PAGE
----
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Metformin and hypos?

Discussion in 'Type 2 Diabetes' started by suzybee, Oct 13, 2011.

  1. viviennem

    viviennem Type 2 · Well-Known Member

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    Chocoholicnomore, I know what your DN means and I could have made it clearer in my last post - sorry!

    When you've been running high blood sugars for some time, you can get the "false hypo" symptoms when your blood sugars come down quickly (as yours have done), even if you're still in 'non-hypo' range - that is, over 4.0mmol/l. You were under 4 - but for a non-diabetic, the pre-meal target is between 3.5 and 5.5, so you weren't desperately low even though you were under 4.

    For us diabetics, better to treat when under 4, particularly if you feel hypo-ish, than risk going lower.

    I would tell her you have 'cut your carbs' because it is helping you to lose weight, and has also improved your blood glucose levels. Tell her how much weight you've lost, and show her the results from your own testing. Tell her that you feel well on your new eating plan (if you do?), and that this is the only 'hypo' episode you've had (if it is).

    She'll ask if you're eating high fat, probably. You can say that you're watching your fat intake and that you know that polyunsaturated fats are best. Even I can say that without telling lies - I just don't explain any further!

    Ask her to discuss your diet with you, and to explain why you shouldn't be trying to reduce your blood glucose levels by cutting carbs. I'll be interested to read the answer to that one! Probably along the lines of needing carbs to keep your blood glucose levels stable. Well, everyone is different, but my BGs are very stable on minimum carbs, so don't worry too much.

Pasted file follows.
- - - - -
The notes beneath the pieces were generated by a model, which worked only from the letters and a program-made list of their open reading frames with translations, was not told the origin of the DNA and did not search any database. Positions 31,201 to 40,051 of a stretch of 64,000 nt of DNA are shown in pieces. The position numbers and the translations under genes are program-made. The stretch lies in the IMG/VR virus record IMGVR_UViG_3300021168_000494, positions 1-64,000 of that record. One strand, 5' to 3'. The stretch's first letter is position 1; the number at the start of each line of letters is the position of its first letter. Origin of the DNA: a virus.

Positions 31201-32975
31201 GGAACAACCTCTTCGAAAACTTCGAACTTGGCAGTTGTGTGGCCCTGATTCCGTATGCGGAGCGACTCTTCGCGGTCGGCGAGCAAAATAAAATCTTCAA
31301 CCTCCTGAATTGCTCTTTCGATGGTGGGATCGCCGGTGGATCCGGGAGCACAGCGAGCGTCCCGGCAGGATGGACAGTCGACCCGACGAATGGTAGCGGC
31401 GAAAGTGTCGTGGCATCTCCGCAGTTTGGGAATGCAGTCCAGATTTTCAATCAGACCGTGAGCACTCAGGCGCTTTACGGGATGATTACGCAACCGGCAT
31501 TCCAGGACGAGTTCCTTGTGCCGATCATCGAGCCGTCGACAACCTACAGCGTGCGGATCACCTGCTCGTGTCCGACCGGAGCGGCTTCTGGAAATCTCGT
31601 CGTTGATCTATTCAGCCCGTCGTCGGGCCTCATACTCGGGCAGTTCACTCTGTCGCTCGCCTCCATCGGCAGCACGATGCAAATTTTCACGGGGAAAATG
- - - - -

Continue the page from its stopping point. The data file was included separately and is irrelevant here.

With any luck you've got an open-minded DN who is willing to talk things through with you sensibly. I'm lucky in that our practice nurse, who does the diabetes checks, agrees with me about low carb even if she's not allowed to say so, so we don't argue.

    If your DN tells you that you must base every meal around carbs, ask her how many grams of carb she recommends you should be aiming for each day. Don't argue with her - there's no need for a confrontation, and you'll only get upset. Just find out exactly what she wants you to do, write it down, and take it home to think about.

    This is what I did when I saw the NHS dietitian. I knew I wasn't going to do as she recommended, so I just smiled, said yes, and have done as I think best ever since I left that meeting.